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League Bulletin

June 28, 2019

WHAT HAPPENED: Gov. Roy Cooper vetoed the $24 billion state budget​ approved by the General Assembly this week. 
WHAT IT MEANS: "Back to the drawing board," according to Senate Minority Leader Dan Blue, who joined Governor Cooper at a Friday Morning press conference announcing the veto. While Medicaid expansion was a major priority of the governor's not found in the legislature's budget, Governor Cooper said he objected to the plan for numerous reasons. "This budget as written doesn't move us forward," he said.
ON TAP: The governor expects Democrats in the legislature to sustain his veto, as there is no longer a veto-proof majority across the aisle. House and Senate minority leaders agreed there would be no override. The governor added that his staff would spend next week analyzing the details for a counter-proposal he would give legislative leaders, likely in the week following. Firing back, Sen. Phil Berger on Friday he had already asked for a counter-offer and didn't receive one. "This is and has always been about Medicaid expansion," Senator Berger contended.
THE SKINNY: A vetoed budget means negotiation over the contents of the expansive plan, which as approved by the General Assembly fills out hundreds of pages of programming, including many pieces of interest to cities and towns. While we wait to see what happens on a compromise, we will in this Bulletin link to a full explainer document​ on where the governor, House and Senate have stood on specific budget items. Meanwhile, lawmakers continue to move priority bills, and we'll highlight some of the pertinent ones here. Read on. 

After weeks of work among House and Senate budget negotiators, the chambers on Thursday gave approval (by votes of 33-15 in the Senate; 64-49 in the House) to a $24 billion compromise spending plan​ and sent it to Gov. Roy Cooper. He announced his veto of the plan relatively quickly.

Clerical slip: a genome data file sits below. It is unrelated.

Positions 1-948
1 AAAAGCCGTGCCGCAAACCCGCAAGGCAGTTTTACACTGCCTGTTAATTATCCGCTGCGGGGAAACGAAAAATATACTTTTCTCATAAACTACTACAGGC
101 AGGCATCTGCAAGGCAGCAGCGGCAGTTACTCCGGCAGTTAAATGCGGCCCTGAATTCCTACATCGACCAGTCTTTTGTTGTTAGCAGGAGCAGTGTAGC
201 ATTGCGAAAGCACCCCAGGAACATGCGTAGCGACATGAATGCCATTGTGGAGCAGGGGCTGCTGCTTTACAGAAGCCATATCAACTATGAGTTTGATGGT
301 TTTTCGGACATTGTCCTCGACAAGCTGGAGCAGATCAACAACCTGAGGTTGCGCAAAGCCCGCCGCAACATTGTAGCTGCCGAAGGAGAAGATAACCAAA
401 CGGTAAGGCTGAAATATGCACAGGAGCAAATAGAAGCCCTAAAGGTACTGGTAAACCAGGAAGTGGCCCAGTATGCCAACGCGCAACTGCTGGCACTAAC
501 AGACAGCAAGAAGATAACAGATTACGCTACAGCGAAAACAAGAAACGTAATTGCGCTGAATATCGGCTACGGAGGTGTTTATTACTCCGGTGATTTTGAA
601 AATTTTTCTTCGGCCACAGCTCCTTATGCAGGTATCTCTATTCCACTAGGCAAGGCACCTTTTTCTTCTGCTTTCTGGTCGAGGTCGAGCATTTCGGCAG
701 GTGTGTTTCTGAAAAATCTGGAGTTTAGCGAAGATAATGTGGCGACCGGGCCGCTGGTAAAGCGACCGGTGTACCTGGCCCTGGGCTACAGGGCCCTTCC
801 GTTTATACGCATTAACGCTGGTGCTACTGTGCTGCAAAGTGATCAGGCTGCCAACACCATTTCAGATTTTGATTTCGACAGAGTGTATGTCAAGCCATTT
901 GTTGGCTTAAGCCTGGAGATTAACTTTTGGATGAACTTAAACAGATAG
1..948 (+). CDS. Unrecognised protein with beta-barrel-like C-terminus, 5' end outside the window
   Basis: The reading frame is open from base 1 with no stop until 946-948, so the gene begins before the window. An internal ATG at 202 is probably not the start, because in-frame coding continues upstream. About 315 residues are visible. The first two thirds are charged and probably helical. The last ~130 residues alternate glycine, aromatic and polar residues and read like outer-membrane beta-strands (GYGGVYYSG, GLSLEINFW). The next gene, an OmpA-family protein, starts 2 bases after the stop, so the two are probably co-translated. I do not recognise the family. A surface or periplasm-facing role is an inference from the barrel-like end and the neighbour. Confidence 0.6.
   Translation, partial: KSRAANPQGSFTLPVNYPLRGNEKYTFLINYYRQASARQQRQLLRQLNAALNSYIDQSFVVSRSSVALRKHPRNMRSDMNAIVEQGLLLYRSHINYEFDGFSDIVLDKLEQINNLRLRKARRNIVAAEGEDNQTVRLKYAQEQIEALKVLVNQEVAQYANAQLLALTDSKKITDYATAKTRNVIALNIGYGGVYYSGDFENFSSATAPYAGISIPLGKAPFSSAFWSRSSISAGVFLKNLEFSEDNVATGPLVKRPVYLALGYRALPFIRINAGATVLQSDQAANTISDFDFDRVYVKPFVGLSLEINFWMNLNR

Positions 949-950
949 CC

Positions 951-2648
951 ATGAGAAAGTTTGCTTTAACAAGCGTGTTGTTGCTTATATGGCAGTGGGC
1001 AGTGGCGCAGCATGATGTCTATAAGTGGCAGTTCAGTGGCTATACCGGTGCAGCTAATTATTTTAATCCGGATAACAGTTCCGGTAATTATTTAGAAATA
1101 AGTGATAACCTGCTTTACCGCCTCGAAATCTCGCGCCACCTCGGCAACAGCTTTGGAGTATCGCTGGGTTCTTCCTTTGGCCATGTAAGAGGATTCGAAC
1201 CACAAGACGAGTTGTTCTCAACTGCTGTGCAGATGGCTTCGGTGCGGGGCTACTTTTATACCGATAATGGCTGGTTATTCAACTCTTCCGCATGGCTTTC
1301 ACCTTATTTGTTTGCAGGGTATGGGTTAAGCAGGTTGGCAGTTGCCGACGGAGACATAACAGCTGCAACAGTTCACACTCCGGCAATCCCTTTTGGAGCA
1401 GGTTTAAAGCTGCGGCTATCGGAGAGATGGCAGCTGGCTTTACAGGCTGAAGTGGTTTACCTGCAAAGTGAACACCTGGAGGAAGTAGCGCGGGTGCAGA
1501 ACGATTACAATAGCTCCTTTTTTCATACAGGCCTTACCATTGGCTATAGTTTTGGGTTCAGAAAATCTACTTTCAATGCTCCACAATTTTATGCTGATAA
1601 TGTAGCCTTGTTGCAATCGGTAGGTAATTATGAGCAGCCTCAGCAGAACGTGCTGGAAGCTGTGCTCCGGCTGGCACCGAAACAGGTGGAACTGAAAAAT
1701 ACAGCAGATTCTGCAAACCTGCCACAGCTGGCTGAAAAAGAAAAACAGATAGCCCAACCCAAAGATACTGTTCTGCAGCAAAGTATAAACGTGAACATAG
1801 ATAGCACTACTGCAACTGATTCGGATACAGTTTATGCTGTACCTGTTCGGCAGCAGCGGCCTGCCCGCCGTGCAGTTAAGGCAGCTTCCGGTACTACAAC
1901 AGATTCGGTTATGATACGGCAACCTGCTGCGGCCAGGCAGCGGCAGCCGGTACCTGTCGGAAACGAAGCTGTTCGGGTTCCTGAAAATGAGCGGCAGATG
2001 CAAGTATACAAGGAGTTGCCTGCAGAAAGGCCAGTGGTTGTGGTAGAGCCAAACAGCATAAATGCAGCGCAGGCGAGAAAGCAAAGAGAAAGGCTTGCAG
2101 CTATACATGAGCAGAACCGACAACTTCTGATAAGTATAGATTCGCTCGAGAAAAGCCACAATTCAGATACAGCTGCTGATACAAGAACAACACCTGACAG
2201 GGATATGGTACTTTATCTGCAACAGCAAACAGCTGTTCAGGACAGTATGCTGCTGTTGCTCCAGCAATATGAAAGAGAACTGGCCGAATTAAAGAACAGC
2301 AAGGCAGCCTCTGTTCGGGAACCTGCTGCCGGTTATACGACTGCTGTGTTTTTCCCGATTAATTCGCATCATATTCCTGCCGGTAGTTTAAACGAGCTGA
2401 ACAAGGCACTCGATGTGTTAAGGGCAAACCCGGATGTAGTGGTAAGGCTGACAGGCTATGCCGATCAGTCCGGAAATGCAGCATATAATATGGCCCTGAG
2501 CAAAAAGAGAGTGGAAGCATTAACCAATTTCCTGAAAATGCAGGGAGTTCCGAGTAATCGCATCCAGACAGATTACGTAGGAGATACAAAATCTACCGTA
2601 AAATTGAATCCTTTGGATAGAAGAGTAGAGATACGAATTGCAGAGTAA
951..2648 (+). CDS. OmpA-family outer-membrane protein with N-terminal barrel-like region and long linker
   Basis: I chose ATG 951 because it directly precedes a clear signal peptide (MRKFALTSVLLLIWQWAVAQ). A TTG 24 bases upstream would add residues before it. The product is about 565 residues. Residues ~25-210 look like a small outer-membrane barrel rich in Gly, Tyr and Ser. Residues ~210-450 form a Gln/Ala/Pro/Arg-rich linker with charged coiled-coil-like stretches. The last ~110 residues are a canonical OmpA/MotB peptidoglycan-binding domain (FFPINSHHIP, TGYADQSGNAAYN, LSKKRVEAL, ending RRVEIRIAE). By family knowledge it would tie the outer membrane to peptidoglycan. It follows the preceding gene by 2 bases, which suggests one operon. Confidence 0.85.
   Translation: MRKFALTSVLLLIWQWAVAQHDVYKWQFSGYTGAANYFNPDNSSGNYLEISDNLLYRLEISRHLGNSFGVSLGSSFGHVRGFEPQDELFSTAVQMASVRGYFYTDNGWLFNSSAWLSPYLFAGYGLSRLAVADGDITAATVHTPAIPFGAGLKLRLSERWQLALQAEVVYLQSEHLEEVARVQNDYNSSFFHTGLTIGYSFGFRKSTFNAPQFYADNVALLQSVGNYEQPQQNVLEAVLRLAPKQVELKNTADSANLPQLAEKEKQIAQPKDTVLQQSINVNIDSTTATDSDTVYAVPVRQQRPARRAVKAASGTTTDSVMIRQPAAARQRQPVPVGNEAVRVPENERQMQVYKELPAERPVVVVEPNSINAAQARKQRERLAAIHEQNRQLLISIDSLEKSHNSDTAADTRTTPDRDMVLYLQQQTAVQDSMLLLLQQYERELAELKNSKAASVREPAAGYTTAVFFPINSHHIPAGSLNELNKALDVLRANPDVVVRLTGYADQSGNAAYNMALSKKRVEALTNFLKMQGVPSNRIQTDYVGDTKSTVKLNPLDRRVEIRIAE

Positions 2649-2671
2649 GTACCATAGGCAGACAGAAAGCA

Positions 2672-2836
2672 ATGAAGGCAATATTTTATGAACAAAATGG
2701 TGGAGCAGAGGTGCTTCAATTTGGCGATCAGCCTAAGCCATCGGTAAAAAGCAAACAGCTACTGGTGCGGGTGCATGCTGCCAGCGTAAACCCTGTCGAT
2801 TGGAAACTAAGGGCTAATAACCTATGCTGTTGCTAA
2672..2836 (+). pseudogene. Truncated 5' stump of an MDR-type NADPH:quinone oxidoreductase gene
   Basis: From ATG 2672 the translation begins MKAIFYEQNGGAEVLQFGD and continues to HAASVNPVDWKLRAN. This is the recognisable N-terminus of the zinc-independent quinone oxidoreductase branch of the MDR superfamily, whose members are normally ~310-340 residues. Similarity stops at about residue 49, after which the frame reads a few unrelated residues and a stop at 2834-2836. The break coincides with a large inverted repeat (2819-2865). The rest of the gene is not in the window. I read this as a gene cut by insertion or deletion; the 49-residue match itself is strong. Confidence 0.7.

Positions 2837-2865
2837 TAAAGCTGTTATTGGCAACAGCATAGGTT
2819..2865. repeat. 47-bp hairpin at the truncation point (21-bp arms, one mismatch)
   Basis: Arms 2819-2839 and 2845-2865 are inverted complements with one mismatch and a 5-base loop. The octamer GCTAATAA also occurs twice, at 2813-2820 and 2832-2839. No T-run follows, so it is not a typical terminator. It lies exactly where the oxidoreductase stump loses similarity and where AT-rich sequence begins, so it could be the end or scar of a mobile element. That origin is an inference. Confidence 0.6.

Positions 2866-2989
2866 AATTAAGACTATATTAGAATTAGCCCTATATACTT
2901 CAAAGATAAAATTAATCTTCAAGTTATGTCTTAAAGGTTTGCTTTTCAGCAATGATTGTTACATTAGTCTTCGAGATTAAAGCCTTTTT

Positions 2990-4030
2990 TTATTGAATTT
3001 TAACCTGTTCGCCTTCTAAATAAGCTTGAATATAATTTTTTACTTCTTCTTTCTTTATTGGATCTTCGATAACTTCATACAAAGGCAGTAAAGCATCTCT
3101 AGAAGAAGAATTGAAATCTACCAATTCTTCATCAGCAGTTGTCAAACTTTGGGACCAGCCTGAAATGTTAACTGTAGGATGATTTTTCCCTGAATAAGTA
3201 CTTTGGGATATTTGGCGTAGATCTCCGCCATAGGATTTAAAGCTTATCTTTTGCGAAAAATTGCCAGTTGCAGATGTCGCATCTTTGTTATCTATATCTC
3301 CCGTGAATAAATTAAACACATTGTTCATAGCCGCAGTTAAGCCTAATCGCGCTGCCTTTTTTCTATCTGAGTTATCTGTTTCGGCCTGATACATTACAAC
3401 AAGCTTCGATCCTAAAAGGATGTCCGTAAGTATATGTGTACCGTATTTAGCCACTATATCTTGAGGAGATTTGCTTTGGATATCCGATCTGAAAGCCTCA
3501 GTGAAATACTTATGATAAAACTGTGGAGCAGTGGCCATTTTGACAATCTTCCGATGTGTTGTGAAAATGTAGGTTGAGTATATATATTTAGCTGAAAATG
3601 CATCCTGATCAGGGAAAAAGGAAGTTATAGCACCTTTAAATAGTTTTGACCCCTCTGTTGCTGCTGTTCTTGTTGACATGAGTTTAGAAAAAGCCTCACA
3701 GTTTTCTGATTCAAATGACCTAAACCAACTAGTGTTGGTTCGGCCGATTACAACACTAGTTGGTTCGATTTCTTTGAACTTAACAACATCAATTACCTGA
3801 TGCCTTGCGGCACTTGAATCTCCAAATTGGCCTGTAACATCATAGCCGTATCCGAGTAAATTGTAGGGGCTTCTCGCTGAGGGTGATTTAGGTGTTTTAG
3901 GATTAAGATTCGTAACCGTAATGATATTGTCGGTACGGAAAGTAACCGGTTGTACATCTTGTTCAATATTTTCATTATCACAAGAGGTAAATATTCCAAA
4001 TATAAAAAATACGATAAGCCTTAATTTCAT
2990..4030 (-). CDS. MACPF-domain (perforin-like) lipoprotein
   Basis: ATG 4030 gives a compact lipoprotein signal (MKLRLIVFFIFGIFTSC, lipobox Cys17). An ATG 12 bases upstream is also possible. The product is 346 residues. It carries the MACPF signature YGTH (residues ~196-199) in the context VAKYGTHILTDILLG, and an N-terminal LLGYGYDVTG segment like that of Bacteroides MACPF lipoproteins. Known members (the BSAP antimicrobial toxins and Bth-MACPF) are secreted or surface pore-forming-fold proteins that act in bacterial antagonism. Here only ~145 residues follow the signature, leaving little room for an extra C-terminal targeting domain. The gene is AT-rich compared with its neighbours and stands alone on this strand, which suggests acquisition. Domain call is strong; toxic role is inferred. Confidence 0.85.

"This budget won't do," Governor Cooper said at a press conference​ at the Executive Mansion on Friday morning surrounded by supporters, including legislative Democrats. He explained that while he wanted Medicaid expansion in the plan, which doesn't include it, he had a list of other reasons for pulling out the veto stamp. In remarks, he described North Carolinians having a hard time with health care and students in inadequate learning environments, and declared that the budget doesn't do enough to help.​
Just after the veto, Senate leader Phil Berger responded​ that the majority party's leaders in the legislature tried to work with Governor Cooper and had asked for a counter-offer to their positions, but never received one. "This is and has always been about Medicaid expansion," Senator Berger said before highlighting other parts of the budget, like raises for state employees and teachers. Earlier talks between the governor and legislature about Medicaid expansion in the budget did not produce an agreement.
What's next? Negotiation, just days before the start of the new fiscal year. "I promise to work hard on a compromise solution," Governor Cooper said Friday, adding he expects Democrats to sustain his veto, which Senate Minority Leader Dan Blue and House Minority Leader Darren Jackson backed up in their own remarks Friday. "We're going back to the drawing board," Senator Blue said. 

With the legislature's approved state budget vetoed, negotiation will begin on a compromise plan. It's of course uncertain what negotiators will do with specific funding items we’ve covered in recent Bulletins​ -- what goes, what stays -- but prior versions, i​​ncluding the vetoed General Assembly plan, have included items relevant to cities and towns. Please consult this League-prepared comparison chart​ between the governor's original budget recommendation, the House budget, Senate budget, and the compromise version between the two chambers that the governor ultimately vetoed. The plan totaled 395 pages and $24 billion, so it covered a lot of ground. Included were disaster recovery funds, grants for utilities, affordable housing resources, parks funding, direct support for municipal projects, continued Powell Bill money and much more explained in our comparison chart.